After reading the previous blog, my comrade Loam at arrezafe sent me this poem. It gives a snapshot of life under the outpourings of the Tennant's chemical works. Incidentally, it mentions the street where I was born, Charles Street. However, the story I have heard of Tennant was not one of his "radicalism" but that he built is chemical empire on a stolen formula for bleach, stolen from a friend. Though I have never had this verified.
Thanks Loam for the poem.
The following poem, recited by Hugh Aitken Dow at a St Rollox school reunion in 1875 illustrates the change brought to a once peaceful scene by the chemical works – known by many locals as ‘Dante’s Inferno’!
“A busy, noisy, clam’rous spot
where trees, nor flowers nor fields are seen
where men by day and night are wrought
and holy calm hath rarely been.
Where fragrant zephyrs never blow
but smutty is its atmosphere.
When rains fall dense and winds are low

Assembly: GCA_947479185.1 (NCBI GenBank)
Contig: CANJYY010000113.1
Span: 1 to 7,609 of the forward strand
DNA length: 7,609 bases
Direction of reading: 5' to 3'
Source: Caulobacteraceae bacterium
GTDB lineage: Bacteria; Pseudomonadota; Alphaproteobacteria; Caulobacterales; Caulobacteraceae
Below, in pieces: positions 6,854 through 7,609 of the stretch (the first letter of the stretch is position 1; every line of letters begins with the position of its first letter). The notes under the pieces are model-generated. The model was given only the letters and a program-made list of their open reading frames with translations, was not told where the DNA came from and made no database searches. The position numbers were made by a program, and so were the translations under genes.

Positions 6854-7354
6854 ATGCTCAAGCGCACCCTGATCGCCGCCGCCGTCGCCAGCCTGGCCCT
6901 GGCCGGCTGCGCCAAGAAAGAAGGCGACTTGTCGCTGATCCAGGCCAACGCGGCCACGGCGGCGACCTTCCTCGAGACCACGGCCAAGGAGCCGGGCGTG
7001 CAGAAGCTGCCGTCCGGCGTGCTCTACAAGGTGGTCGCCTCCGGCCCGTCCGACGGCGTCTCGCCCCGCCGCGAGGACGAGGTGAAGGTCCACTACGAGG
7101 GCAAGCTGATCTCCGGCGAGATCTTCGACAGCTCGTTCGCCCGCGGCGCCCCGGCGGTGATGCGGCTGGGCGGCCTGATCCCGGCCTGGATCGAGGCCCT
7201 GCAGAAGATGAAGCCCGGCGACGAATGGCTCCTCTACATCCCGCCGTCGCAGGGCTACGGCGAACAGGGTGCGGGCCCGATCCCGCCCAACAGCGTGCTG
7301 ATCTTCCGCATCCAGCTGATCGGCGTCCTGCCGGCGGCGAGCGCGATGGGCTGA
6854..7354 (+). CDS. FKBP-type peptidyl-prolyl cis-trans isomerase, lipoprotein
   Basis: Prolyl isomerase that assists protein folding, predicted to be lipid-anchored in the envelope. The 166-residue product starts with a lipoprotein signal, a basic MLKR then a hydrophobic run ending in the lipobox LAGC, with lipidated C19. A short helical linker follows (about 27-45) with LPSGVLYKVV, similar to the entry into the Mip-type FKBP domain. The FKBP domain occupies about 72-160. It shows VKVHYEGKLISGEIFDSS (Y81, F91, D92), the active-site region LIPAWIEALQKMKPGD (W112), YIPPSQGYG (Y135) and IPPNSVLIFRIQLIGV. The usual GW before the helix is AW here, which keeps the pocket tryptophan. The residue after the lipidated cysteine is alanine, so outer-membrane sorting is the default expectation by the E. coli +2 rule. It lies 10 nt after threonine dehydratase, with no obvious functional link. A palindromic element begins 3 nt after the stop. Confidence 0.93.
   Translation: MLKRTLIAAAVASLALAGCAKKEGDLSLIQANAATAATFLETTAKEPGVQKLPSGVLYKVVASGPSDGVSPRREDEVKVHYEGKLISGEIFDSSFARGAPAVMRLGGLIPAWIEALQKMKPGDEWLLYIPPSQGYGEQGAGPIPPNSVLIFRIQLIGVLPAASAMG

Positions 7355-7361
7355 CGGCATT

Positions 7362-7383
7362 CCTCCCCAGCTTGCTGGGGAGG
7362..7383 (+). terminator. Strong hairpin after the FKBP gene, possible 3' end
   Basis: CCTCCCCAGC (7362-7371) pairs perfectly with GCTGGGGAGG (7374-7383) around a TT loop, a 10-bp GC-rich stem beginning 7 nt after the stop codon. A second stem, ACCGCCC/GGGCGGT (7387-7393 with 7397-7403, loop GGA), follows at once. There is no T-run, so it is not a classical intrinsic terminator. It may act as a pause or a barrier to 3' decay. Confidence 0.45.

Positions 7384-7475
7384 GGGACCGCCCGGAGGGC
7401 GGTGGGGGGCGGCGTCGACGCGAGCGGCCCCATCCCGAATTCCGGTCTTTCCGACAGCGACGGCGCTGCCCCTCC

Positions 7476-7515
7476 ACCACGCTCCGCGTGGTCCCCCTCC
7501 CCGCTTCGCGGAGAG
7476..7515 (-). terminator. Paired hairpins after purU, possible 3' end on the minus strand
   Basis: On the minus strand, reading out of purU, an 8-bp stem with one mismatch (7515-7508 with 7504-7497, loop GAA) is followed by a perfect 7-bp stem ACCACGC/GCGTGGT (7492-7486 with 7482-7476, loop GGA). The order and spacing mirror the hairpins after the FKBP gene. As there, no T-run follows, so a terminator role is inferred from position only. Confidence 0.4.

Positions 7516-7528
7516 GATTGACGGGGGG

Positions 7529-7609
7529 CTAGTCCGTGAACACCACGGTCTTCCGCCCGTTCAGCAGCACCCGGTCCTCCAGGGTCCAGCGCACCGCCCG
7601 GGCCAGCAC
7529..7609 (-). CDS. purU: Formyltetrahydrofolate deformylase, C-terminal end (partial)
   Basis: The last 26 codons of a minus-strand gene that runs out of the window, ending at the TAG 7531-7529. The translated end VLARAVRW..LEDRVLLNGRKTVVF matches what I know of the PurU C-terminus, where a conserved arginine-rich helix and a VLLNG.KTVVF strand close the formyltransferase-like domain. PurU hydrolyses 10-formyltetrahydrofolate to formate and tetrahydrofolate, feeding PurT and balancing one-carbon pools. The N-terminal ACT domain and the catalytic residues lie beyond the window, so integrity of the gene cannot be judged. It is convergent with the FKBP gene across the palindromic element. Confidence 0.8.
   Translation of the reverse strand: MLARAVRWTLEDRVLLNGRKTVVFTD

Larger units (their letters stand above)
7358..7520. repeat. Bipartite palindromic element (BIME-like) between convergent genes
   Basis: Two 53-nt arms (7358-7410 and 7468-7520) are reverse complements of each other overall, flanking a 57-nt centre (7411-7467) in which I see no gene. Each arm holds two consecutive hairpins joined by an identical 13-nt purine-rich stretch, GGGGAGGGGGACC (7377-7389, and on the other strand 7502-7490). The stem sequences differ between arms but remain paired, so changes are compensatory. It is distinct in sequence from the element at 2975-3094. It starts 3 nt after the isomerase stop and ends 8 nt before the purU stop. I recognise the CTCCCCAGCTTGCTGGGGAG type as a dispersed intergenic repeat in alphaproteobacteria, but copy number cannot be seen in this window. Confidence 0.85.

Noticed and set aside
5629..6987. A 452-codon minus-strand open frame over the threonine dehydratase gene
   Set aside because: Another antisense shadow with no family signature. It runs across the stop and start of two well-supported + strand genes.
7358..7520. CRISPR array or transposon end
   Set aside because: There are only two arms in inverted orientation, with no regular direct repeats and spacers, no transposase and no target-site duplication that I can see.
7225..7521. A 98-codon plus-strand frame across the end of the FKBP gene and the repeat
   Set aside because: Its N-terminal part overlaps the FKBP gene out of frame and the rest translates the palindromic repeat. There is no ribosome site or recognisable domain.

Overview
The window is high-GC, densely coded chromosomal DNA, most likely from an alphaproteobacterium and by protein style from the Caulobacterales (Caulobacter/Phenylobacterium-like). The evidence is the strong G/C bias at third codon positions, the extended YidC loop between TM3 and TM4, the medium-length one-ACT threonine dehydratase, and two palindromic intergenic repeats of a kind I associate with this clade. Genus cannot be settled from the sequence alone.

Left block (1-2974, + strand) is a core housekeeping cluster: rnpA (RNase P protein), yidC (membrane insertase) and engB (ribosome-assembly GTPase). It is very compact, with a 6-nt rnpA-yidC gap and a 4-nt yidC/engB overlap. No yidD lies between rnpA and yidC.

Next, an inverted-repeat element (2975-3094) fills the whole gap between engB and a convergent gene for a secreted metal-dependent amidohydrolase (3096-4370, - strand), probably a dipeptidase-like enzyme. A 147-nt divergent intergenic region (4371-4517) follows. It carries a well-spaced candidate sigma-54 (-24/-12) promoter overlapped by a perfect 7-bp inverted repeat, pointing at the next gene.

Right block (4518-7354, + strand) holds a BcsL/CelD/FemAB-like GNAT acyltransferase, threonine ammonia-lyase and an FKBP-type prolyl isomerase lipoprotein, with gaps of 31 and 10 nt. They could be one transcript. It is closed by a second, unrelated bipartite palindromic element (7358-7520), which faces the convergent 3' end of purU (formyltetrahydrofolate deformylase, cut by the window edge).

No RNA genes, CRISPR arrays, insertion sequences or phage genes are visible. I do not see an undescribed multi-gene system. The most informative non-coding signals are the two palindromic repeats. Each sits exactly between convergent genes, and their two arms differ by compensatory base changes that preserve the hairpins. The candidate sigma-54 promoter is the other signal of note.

It’s sulphrous elements appear.
When winds blow south, a cloud by day
it may at once be seen and felt
for smarting eyes then own its sway
through muffled noises then ‘tis smelt.
There fiery pillars, gleam at night
from hooded chimneys, tow’ring high
and cast their vivid, fork’d flames bright
up to the troubled murky sky.
Thus fiery cross like, shineth clear
the cupolas of Charles Street
answering to McAndrew’s near
while Hamilton’s the call repeat.
There Vulcan’s strokes would fail to match
the Glasgow ironworks polka blows
his lurid fires would pace and din
‘fore Tennants countless furnace glows.”